In attempting to talk about natural wine, I’m going to start where I end. The best description I’ve ever heard comes from Krista Scruggs of CO Cellars—“It’s just fucking fermented juice.” Scruggs should know. She’s put in years of long, hard hours working, farming, and fermenting— all of it culminating in her becoming a star among natural wine makers. I really need to take a trek to Vermont to visit her tasting room.
Perhaps another way to describe natural wine is to say that it contains the blood, sweat, and tears of the land, the fruit, and the human hands that guide the juice into the bottle. What it doesn’t contain is anything else. Period. The end. The author, Alice Feiring, describes it as “nothing added, nothing taken away.” For us, we do everything we can to employ natural methods to make our cider (cider is wine, to us). This means no sulfites, no filtering, no fining, no chemical additions or alterations of any kind. We like to age our ciders in used barrels that impart neutral notes, but will also “break bad” on occasion and age in “fresh-dump” wine and spirit barrels. While we wait for our trees to produce, which we grow with an organic/sustainable approach, we still must source from producers who do use some commercial methods. Again, we do the best we can, but we’re not perfect—yet.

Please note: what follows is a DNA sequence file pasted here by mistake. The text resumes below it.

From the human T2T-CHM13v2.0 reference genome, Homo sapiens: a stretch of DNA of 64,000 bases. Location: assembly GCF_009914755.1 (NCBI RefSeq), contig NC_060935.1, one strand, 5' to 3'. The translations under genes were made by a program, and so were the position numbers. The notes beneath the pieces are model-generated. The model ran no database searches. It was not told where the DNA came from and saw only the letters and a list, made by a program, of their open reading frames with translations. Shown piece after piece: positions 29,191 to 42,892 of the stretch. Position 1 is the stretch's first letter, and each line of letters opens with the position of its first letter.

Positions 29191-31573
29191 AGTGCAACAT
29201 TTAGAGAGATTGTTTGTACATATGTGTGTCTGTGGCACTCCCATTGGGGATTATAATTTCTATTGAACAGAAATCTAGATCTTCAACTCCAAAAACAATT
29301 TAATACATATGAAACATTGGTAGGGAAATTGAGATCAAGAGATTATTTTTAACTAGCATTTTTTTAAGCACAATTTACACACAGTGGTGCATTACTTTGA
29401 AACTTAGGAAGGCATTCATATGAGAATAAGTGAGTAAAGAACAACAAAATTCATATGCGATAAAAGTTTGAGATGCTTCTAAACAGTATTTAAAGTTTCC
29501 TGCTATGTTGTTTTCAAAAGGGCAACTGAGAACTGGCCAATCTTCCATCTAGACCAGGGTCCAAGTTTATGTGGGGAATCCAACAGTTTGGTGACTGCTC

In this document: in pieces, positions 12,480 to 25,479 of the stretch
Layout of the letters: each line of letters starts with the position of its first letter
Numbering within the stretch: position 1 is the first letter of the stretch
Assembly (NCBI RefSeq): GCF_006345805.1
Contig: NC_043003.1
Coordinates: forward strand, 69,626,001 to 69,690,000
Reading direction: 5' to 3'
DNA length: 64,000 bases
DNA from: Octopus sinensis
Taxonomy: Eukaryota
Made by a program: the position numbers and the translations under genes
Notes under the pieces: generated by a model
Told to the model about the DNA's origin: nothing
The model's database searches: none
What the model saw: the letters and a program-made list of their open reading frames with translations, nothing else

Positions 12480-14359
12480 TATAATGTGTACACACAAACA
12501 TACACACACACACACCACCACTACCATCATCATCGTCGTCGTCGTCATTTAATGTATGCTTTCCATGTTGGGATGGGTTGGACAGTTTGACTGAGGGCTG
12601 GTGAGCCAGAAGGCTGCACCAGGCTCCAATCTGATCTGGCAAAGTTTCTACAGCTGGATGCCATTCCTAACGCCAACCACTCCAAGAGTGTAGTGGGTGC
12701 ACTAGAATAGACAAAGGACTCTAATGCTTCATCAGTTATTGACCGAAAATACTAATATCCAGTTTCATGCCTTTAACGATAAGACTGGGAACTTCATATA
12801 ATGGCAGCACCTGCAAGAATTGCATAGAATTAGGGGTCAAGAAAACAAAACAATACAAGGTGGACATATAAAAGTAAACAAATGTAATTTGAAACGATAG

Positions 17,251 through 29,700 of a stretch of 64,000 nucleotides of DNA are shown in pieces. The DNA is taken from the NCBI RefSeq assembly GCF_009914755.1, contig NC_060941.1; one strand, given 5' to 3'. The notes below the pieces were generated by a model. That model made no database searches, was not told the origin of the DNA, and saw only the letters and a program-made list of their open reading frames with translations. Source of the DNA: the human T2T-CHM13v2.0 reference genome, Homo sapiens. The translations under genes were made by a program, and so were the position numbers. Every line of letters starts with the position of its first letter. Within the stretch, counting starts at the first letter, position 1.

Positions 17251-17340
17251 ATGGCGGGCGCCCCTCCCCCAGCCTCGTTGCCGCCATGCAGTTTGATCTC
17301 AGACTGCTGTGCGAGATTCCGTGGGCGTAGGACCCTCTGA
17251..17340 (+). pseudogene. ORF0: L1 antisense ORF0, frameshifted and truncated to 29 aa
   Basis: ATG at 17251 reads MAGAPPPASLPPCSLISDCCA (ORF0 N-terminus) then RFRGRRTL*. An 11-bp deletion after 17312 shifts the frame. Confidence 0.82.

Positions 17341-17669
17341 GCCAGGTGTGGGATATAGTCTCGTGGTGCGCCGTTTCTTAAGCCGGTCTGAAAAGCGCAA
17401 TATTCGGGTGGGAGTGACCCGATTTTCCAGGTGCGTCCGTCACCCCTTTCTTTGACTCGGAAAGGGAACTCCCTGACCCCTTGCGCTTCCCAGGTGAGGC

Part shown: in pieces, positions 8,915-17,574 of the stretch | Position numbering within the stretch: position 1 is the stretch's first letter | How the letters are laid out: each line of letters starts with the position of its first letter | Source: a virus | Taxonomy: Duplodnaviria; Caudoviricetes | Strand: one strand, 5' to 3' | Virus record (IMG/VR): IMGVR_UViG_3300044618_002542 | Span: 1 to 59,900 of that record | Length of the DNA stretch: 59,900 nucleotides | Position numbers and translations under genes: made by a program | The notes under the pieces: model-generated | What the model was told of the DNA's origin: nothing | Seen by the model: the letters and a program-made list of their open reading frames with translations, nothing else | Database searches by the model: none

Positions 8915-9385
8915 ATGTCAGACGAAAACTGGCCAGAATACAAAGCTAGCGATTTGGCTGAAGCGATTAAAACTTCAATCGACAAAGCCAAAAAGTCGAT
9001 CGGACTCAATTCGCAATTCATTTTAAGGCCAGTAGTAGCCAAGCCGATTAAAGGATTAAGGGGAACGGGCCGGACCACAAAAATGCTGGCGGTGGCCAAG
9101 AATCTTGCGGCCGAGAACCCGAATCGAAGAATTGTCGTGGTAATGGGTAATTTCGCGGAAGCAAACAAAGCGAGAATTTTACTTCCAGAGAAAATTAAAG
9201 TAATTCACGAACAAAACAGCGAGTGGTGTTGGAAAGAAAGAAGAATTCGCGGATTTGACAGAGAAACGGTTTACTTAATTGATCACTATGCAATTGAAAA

Unfortunately, as Feiring, author of the book “Natural Wine for the People,” has recently noted, the co-opting of natural wine seems to be under way. Maybe it’s because of the human desire to label everything, and put everything into a neat little box? Maybe it’s because commodity wineries see dollar signs—like Big Ag food companies saw dollar signs in branding everything as organic. Personally, we’ve encountered both confusion and the pigeon-holing of naturally made cider from consumers, from producers, and by cider organizations. For whatever reason, there is some motivation to define and label natural cider as “sour.” Natural cider is not sour. Can it have funky or sour aromas and flavors? Sure. But to categorize all of it as “sour cider” is a grave misnomer. It assumes too much. It also confuses the consumer and makes them predetermine that all natural cider is sour. Maybe because I just can’t stand labels—never have, never will—or maybe because certain things simply escape categorization, in the end, as Scruggs poignantly and so eloquently surmises, it’s just fucking fermented juice. My addendum? No more, and, for fuck’s sake, no less.